Injection moulding is an industry in which Pelloby have a great deal of experience of providing lifting solutions. We were recently asked by West Midlands injection moulder and tool manufacturer, Goodfish Ltd. to design and produce a new 10 tonne crane for their factory in Cannock.
The crane’s 19 metre span beam stands at 4.3 metres in height thanks to a special stooled up construction and allows the team at Goodfish to prepare their various moulding machines for use as well as letting them install new equipment whenever required.
This crane also utilises a Verlinde electric wire rope hoist unit which features an LED floodlight for added visibility. The entire system is operated via a handheld radio control remote.
Crane safety features
Pelloby also provided 32 metres of freestanding gantry steelwork for both sides of the Goodfish warehouse for the new crane to run on. A resulting complication of this steelwork was that it is located in front of a roller shutter door and while it stands at a height that allows people to comfortably walk underneath it, it blocked passage of taller goods, materials and equipment coming into or going out of the warehouse. Therefore the Pelloby designers incorporated a small removable section of gantry in order to be able to move machinery in and out of the building when required.
We also took care to add in extra crane safety features to ensure the wellbeing of staff while using the system. The underside side of the removable length of gantry has guide slots that allow it to be clamped securely to a forklift to be removed with ease, while special temporary end stops were provided to be fixed to the ‘new’ edge of the gantry. But in order to completely guarantee that the crane cannot be accidently driven over the end of the gantry, a special key switch has to be turned before the removable section can be taken away which stops crane from moving completely, until another switch is turned to reactivate it.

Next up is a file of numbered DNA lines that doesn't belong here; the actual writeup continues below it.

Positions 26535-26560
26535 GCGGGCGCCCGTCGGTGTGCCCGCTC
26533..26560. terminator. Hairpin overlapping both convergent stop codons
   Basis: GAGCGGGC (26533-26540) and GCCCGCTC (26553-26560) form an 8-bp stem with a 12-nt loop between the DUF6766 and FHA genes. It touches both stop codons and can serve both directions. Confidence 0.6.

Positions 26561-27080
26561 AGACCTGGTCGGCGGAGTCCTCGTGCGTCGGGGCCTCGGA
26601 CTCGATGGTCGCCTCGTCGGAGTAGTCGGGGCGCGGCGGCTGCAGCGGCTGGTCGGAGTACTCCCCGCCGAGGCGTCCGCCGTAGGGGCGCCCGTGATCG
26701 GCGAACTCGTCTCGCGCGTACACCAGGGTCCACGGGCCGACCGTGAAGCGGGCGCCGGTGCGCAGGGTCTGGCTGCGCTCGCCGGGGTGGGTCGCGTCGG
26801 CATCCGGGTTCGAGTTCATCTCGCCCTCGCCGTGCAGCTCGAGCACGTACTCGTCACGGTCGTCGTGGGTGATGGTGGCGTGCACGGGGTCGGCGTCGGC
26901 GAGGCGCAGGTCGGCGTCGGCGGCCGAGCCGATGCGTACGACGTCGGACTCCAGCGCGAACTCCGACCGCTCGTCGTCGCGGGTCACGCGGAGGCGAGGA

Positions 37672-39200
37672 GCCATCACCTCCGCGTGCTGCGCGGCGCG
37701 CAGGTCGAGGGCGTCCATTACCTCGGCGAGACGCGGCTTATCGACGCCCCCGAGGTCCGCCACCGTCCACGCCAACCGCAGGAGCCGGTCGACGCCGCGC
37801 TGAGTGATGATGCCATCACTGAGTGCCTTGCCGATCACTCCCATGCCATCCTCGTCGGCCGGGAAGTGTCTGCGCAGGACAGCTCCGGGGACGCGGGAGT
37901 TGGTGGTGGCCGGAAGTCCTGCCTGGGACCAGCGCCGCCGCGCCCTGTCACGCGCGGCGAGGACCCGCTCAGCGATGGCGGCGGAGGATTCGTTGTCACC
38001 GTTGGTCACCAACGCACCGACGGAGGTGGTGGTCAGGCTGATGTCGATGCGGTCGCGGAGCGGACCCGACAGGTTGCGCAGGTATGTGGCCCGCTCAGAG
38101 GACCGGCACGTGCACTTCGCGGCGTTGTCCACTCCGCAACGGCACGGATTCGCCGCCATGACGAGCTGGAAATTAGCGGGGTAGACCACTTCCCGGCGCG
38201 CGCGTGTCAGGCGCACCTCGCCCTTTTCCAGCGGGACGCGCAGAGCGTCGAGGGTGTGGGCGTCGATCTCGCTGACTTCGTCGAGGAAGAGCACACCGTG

Raised crane legs and wider baseplates
In order to maximise the height of lift, the crane featured a stooled up design, which means its legs are higher than those of most cranes. This height could have also been achieved with taller free standing columns however as 18 of them were required to support the weight of the crane plus a potential lift capacity of up to ten tonnes, this would have meant using considerably more steel and ultimately been a less cost effective option. Instead, shorter columns with reinforced wider baseplates were utilised which also helped reduce the crane’s overturning point.
Kevin Turner, Senior Technical Manager at Goodfish Ltd., explained that the installation process of the crane was a success.
“I was very happy with all areas of this project with Pelloby. The installation went as smoothly as possible, with Risk Assessments and Method Statements (RAMS) being received early on which allowed us to assess potential hazards in advance and audit through the entirety of the installation.
“The teams both at Goodfish and Pelloby worked efficiently together over a two week period covering both preparation and installation, resulting in very little disruption to production requirements. The success of the installation could not have been achieved without full and clear lines of communication between Goodfish and Pelloby throughout.
“This is a major asset introduction for Goodfish, probably the biggest the company has undertaken to date. The original method of tool changing consisted of split tools being lifted into injection moulding machines with a three tonne A-frame gantry. This was a very slow and cumbersome operation which also had its own health and safety risks attached.
“The new crane will allow for optimum tool change times with the assistance of SMED methodology. Production up time will increase as a matter of course but better still – the increased lifting capacity of ten tonnes will open the door to new business opportunities and new potential customers.”
If you would like to know more about this project or are interested in what crane safety features your workplace can benefit from, contact our team on 01952 586 626 firstname.lastname@example.org.